Emanuel has his eye on changing staffing levels despite the fact the union’s current contract with the city stipulates that contentious topic will not be on the bargaining table again until 2014.
A manpower fight was at the heart of the 1980 Chicago Fire Department strike. Before he resigned this year, former Fire Commissioner Robert Hoff spoke out strongly against any staffing reduction as a safety hazard. Hoff’s replacement, Jose Santiago, has been more receptive to the possibility.
Bill Kugelman, former president of Local 2, warned against reading too much into the city’s early hard-line bargaining stance.
“He’s staking out a position,” Kugelman said of Emanuel. “This is pie-in-the-sky-type stuff.”
Kugelman is troubled by the city’s proposal to reduce the number of people on duty at the double houses, which make up more than half the city’s 96 firehouses.
“That’s the first line of defense,” he said. “Chicago’s not — I’m going to get in trouble for saying this — but it’s not Bensenville, Rolling Meadows, those types of things. Firefighters can’t do their jobs in Chicago with fewer people on these pieces of equipment.”
In addition to eliminating some types of pay bumps, the administration has proposed cutting costs elsewhere in the pact.
One change would sharply decrease the $16.7 million spent last year on “specialty pay” for firefighters who have skills like scuba diving or hazardous materials cleanup. Under the most recent contract, the city agreed to give fire union employees a flat 5 percent annual pay bump if they maintained certification in a special training. Firefighters jumped at the chance, with about 80 percent of the nearly 5,000 union members collecting specialty pay by the end of 2010.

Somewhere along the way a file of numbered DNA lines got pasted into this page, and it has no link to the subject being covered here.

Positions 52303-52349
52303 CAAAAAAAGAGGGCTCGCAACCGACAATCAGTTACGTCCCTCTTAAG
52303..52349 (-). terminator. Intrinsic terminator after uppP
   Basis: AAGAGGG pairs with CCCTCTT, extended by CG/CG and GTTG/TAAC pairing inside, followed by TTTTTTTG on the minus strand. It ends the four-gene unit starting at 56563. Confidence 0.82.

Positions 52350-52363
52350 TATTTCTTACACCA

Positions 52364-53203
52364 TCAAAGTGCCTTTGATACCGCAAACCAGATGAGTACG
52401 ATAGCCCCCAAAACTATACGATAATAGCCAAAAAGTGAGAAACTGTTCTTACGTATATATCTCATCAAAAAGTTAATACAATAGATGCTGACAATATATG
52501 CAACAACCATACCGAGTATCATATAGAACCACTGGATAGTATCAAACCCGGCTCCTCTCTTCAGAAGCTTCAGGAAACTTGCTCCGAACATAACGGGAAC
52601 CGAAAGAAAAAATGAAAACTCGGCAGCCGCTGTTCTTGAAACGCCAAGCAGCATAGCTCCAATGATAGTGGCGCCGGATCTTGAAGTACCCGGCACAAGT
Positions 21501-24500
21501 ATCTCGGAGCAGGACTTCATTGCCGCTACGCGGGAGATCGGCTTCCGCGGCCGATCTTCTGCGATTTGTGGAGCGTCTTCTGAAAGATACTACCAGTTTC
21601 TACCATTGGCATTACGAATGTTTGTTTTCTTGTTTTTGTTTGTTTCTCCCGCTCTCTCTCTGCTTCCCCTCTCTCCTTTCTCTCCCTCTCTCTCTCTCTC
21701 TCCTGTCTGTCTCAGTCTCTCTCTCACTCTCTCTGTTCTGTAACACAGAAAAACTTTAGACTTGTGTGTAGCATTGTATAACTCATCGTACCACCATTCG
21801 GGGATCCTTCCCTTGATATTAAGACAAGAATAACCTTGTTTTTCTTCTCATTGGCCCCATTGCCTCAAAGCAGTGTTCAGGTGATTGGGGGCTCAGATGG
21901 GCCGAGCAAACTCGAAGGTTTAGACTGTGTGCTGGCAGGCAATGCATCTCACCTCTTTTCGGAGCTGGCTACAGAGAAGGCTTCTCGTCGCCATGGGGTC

Emanuel wants to change the next contract to stipulate that firefighters receive the stipend only for shifts on which they use the skills, Ryan’s letter says.
Another big-ticket cost on the table during negotiations is holiday pay. Currently, members of the union who work on any of 13 holidays get paid for those days at a higher rate than normal salary. So do those who would have worked the holidays but didn’t because they had department-required days off designed to hold down overtime costs. Last year’s tab for those payments was more than $19 million, according to city records. Emanuel wants to pay only those actually working the holidays.
And the city wants to tighten up significantly on the outside classes they will reimburse firefighters for taking. Local 2 members received $558,730 last year for educational courses the contract with the city said had to be “job-related or necessary for a degree.” Emanuel wants to reimburse only for taking classes in life-support or paramedic training.
The city also wants to do away with contractual pay increases for firefighters cross-trained as emergency medical technicians or paramedics, removing an incentive for firefighters to pursue those certifications.
The firefighters union cannot strike, which takes a lot of the urgency out of the looming Saturday contract expiration. Kugelman said the new deal probably will eventually be set by an independent arbitrator. That’s how the current pact between the city and the union got settled late in 2010, three years after the prior contract had lapsed.
From The Chicago Tribune.